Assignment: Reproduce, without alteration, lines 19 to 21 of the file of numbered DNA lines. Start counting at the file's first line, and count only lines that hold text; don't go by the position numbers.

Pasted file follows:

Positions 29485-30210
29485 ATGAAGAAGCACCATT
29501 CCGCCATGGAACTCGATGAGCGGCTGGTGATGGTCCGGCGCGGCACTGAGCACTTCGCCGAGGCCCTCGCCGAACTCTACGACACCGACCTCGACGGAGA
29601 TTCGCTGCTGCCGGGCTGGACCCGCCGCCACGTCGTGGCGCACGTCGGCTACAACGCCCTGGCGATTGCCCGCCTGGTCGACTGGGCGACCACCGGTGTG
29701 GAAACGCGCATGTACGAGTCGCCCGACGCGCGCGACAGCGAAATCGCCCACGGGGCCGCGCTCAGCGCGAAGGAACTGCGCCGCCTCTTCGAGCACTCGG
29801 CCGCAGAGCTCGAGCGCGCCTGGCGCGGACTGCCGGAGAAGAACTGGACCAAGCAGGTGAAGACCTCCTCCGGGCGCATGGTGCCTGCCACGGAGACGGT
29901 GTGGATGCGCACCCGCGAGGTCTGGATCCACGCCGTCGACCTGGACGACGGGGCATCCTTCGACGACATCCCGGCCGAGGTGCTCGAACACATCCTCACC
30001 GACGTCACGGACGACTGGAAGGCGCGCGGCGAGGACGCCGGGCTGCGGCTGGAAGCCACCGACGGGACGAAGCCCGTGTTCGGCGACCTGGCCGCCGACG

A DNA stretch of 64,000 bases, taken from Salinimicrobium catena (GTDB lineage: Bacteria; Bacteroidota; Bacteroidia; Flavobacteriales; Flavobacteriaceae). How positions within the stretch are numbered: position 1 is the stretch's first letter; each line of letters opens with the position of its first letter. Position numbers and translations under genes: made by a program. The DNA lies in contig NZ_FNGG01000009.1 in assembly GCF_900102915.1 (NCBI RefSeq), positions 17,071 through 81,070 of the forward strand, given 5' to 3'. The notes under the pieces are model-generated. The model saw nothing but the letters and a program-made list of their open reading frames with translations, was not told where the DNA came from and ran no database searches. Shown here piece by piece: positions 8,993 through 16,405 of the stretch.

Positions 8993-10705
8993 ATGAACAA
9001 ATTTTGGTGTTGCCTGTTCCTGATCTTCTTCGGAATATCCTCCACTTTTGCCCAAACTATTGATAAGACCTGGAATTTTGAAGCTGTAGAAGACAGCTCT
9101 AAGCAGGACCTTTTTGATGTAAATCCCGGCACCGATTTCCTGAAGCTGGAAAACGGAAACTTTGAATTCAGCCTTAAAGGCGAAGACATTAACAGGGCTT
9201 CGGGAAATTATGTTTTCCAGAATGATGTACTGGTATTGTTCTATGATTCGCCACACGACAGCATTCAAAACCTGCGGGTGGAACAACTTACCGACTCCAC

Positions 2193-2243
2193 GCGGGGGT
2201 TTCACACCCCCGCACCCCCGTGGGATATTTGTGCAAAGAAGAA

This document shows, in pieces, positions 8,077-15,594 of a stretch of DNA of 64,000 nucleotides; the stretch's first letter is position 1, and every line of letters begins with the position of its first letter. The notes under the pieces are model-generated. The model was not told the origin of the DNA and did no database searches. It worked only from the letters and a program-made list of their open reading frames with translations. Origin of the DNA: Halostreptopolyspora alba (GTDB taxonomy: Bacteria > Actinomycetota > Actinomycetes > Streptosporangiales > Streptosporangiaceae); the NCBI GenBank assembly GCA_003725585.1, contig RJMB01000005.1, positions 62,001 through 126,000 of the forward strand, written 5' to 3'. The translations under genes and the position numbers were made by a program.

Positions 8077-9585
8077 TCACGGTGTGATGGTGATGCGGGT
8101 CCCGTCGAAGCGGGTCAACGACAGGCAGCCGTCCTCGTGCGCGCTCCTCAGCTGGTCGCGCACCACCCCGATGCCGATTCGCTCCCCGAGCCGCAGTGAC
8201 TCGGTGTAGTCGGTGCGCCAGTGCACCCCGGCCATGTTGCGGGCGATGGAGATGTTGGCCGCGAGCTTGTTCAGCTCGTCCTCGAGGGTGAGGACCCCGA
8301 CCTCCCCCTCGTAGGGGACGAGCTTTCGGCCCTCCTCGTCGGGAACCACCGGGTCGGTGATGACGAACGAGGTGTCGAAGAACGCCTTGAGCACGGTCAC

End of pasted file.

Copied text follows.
Positions 8077-9585
8077 TCACGGTGTGATGGTGATGCGGGT
8101 CCCGTCGAAGCGGGTCAACGACAGGCAGCCGTCCTCGTGCGCGCTCCTCAGCTGGTCGCGCACCACCCCGATGCCGATTCGCTCCCCGAGCCGCAGTGAC